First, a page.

Israel’s War Against Palestine: Documenting the Military Occupation of Palestinian and Arab Lands

Gideon Levy: God rules all in 2012 Israel, even the state

29 January 2012

IOA Editor: From “Chosen People” to the “Promised Land,” Zionism, and the occupation: it’s a hop, skip, and a jump. Indeed, the belief in the ‘promised land’ is a prerequisite for Zionism — yes, even secular Zionism. The ‘chosen people’ concept goes hand in hand with the ‘promised land.’


By Gideon Levy, Haaretz – 29 Jan 2012

Israel: Not what you thought, not what the world thought, not what Israelis imagine themselves to think. Israeli society isn’t secular, it isn’t liberal and it isn’t enlightened.

Gideon Levy

Gideon Levy

God exists. Eighty percent of Israeli Jews can’t be wrong. And it is precisely for that reason we must say: God protect us from the results of the poll (conducted by the Israel Democracy Institute’s Guttman Center for Surveys and the Avi Chai Foundation). While it is conceivably possible to deal with that burning, wholesale belief in the divine, what do we do with the “You chose us” part? Seventy percent of respondents said they also believed Jews are the Chosen People – and that frightening parameter is only on the rise.

You have to give it to the pollsters. They let the cat out of the bag. To paraphrase the Haaretz advertising slogan from the 1990s – Israel: Not what you thought. Not what the world thought, not what Israelis imagine themselves to think. Israeli society isn’t secular, it isn’t liberal and it isn’t enlightened. Were they permitted to respond freely, it’s doubtful that 80 percent of Iranians would say they believed in God; it’s doubtful there is any other free nation on the planet, with the possible exception of the Americans, that would produce the same results. But there surely is no other nation on the planet that is so secure in its arrogant certainty that it was selected from all the other nations and raised above them.

The findings of this powerful poll are the most important key to understanding Israeli society and the conduct of its governments. It is the only prism through which it is possible to comprehend the occupation, the racism, the Haredization and the capitulation to the settlers. In our hearts, we think: This is our destiny. If in any enlightened society settlers and the ultra-Orthodox would be treated as marginal, eccentric, messianic groups, the attitude toward them in Israel comes from a very deep place within the “secular” society. If in any enlightened society the occupation stirs protest and revulsion, the attitude to it here is based in a religious belief that justifies all its iniquities.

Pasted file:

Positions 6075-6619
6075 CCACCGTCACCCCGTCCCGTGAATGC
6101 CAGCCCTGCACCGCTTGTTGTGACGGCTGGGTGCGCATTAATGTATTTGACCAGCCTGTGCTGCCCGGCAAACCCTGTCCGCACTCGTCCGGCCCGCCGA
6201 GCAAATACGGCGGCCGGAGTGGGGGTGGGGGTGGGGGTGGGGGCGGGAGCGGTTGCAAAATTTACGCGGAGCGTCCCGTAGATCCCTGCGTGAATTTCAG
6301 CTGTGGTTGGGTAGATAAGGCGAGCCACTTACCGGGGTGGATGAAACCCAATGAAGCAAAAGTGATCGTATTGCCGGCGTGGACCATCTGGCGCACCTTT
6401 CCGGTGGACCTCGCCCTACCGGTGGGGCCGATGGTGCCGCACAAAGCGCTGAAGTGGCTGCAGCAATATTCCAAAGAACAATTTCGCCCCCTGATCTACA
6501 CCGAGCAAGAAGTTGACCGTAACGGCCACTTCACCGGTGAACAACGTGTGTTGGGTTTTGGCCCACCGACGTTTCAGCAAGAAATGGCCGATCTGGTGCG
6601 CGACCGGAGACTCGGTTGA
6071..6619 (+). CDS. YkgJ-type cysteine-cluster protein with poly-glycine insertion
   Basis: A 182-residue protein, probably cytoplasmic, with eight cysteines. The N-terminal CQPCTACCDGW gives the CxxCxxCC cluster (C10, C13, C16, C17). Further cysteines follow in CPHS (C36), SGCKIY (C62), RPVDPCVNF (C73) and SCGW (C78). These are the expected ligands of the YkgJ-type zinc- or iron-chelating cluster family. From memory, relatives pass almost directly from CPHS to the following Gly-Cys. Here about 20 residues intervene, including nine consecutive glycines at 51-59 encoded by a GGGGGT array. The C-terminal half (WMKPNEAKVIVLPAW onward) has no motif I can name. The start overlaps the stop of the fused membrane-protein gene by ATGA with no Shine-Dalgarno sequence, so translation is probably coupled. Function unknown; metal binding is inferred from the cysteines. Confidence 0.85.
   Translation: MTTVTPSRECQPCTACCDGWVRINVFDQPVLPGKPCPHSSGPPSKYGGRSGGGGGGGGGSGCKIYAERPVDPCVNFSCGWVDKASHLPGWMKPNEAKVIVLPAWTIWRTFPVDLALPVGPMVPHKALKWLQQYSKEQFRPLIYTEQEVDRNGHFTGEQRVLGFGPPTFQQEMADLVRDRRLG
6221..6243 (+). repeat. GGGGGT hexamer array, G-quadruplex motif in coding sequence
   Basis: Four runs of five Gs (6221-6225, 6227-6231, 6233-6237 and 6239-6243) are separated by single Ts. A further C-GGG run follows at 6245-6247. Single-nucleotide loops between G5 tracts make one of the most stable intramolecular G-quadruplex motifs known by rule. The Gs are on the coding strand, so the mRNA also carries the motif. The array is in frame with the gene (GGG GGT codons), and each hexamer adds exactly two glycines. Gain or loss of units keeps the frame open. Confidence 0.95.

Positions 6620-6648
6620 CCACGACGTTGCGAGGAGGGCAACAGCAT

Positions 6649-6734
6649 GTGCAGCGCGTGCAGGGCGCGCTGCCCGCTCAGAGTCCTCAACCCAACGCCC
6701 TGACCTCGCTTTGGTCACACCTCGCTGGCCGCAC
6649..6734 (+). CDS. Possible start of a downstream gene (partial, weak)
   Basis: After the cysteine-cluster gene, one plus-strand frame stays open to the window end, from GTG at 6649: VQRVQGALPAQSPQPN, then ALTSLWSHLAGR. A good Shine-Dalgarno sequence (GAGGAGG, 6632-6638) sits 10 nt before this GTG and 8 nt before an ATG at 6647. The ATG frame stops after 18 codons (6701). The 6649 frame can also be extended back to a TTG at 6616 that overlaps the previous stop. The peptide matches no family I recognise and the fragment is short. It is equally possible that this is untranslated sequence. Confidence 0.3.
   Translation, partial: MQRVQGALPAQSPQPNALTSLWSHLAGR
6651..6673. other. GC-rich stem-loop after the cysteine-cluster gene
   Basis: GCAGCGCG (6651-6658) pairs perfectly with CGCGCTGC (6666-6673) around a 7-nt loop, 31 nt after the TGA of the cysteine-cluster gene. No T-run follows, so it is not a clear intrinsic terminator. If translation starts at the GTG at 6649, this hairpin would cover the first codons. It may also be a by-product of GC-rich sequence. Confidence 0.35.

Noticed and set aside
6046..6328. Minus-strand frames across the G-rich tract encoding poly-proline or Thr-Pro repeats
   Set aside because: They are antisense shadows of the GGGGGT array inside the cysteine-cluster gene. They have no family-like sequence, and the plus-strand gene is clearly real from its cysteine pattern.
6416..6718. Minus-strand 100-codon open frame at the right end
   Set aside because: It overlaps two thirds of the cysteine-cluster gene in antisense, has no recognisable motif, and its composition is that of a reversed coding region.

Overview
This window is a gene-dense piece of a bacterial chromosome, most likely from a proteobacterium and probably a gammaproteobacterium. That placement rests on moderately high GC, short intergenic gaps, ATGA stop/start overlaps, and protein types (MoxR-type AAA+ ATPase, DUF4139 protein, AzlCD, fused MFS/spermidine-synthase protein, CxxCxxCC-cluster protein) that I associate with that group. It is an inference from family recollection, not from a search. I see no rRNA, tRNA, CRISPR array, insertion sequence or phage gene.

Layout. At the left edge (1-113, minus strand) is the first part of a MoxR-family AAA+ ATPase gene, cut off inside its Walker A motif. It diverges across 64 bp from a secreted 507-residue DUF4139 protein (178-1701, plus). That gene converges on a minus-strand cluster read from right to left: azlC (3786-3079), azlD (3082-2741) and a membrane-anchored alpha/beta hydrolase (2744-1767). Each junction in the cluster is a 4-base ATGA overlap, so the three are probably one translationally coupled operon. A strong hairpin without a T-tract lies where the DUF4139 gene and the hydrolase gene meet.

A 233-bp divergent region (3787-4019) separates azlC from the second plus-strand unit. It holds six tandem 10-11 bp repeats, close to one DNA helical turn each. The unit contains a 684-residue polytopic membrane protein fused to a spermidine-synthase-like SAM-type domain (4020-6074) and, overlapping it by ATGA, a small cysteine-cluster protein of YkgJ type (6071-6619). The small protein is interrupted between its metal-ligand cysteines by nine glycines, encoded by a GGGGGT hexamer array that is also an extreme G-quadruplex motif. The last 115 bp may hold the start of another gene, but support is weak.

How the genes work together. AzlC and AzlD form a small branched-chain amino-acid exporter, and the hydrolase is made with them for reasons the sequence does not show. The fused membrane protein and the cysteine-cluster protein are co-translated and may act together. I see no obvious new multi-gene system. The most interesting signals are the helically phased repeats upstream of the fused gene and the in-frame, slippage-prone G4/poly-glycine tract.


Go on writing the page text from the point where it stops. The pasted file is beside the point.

The survey proves that we are all “hilltop youth,” and that most of us are Sicarii. Expressions of racism toward Arabs and foreigners, Israel’s arrogant attitude toward international opinion – these too can be explained by the benighted, primeval belief of the majority of Israelis (70 percent ) that we enjoy complete license because You chose us. Even the religious character of the state, which is much less secular than we tend to think – no buses or El Al flights during Shabbat, no civil marriage, no unkosher hotels, a mezuzah on the doorjamb of nearly every home and a rising number of people who kiss it each time they enter or exit – all this can be explained by the survey data.

There is much less religious coercion than it would appear, much more willing dedication to the caprices of Jewish fundamentalism. From now on, it can no longer be claimed that the secular majority has acquiesced to the religious minority; there is no secular majority, only a negligible minority.

In contrast to most European states today, in Israel “atheist” is a derogatory term that few people even dare to say, much less use to identify themselves. In such a country, it is impossible to speak seriously about secularism. We should admit the truth, which is that we are an almost religious society and a state that is almost based on religious law. There’s no need to keep counting the number of people wearing kippot, headscarves or shtreimels. Bareheaded people are in the same camp: They accept the character of their state, where the religion is the state and the state is the religion, all mixed together. There’s no need to keep being shocked by religious extremism – being religious, whether moderate or extreme, is all the same, and it’s the majority here.

From Jenin to Hebron, we are in the West Bank above all because the majority of Israelis believe that it is not only the land of the patriarchs, but that this fact gives us a patrimonial right to sovereignty, to cruelty, to abuse and to occupation – and to hell with the position of the international community and the principles of international law, because, after all, we were chosen from among all other peoples. From Bnei Brak to Mea She’arim, these Haredim are, to a large extent, us, just with different dress and languages – more extreme versions of the same belief.

Perhaps it was inevitable. A state that arose on a certain territory and conquered another territory and has remained there nearly forever, all on the basis of Bible stories; a population that never decided whether it was a nation or a religion; and a state that purports to be a “Jewish state,” even if no one has any idea what that means. All these cannot exist with no foundation – a chosen people that believes in its God. That is Israel, circa 2012. God have mercy on us.

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